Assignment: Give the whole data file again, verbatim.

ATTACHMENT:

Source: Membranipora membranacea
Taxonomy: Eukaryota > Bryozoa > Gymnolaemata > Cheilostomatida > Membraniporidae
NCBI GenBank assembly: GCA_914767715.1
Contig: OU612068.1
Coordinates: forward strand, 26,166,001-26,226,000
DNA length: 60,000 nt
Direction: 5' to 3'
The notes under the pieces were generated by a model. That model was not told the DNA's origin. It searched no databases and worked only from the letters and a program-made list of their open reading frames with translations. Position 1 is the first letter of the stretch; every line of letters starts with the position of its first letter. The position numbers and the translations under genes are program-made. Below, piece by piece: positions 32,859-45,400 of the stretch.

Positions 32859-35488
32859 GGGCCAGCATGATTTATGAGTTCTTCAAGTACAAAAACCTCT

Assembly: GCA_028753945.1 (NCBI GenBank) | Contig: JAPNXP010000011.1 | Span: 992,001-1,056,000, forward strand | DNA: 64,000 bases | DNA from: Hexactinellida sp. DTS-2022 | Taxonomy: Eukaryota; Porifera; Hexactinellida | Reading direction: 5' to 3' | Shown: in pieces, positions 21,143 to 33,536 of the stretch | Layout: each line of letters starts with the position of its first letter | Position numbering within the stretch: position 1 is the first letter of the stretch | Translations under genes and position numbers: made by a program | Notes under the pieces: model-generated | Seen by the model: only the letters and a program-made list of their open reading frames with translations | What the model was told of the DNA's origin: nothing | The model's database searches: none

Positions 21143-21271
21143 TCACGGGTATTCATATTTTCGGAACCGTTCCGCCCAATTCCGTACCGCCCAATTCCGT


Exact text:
Source: Membranipora membranacea
Taxonomy: Eukaryota > Bryozoa > Gymnolaemata > Cheilostomatida > Membraniporidae
NCBI GenBank assembly: GCA_914767715.1
Contig: OU612068.1
Coordinates: forward strand, 26,166,001-26,226,000
DNA length: 60,000 nt
Direction: 5' to 3'
The notes under the pieces were generated by a model. That model was not told the DNA's origin. It searched no databases and worked only from the letters and a program-made list of their open reading frames with translations. Position 1 is the first letter of the stretch; every line of letters starts with the position of its first letter. The position numbers and the translations under genes are program-made. Below, piece by piece: positions 32,859-45,400 of the stretch.

Positions 32859-35488
32859 GGGCCAGCATGATTTATGAGTTCTTCAAGTACAAAAACCTCT

Assembly: GCA_028753945.1 (NCBI GenBank) | Contig: JAPNXP010000011.1 | Span: 992,001-1,056,000, forward strand | DNA: 64,000 bases | DNA from: Hexactinellida sp. DTS-2022 | Taxonomy: Eukaryota; Porifera; Hexactinellida | Reading direction: 5' to 3' | Shown: in pieces, positions 21,143 to 33,536 of the stretch | Layout: each line of letters starts with the position of its first letter | Position numbering within the stretch: position 1 is the first letter of the stretch | Translations under genes and position numbers: made by a program | Notes under the pieces: model-generated | Seen by the model: only the letters and a program-made list of their open reading frames with translations | What the model was told of the DNA's origin: nothing | The model's database searches: none

Positions 21143-21271
21143 TCACGGGTATTCATATTTTCGGAACCGTTCCGCCCAATTCCGTACCGCCCAATTCCGT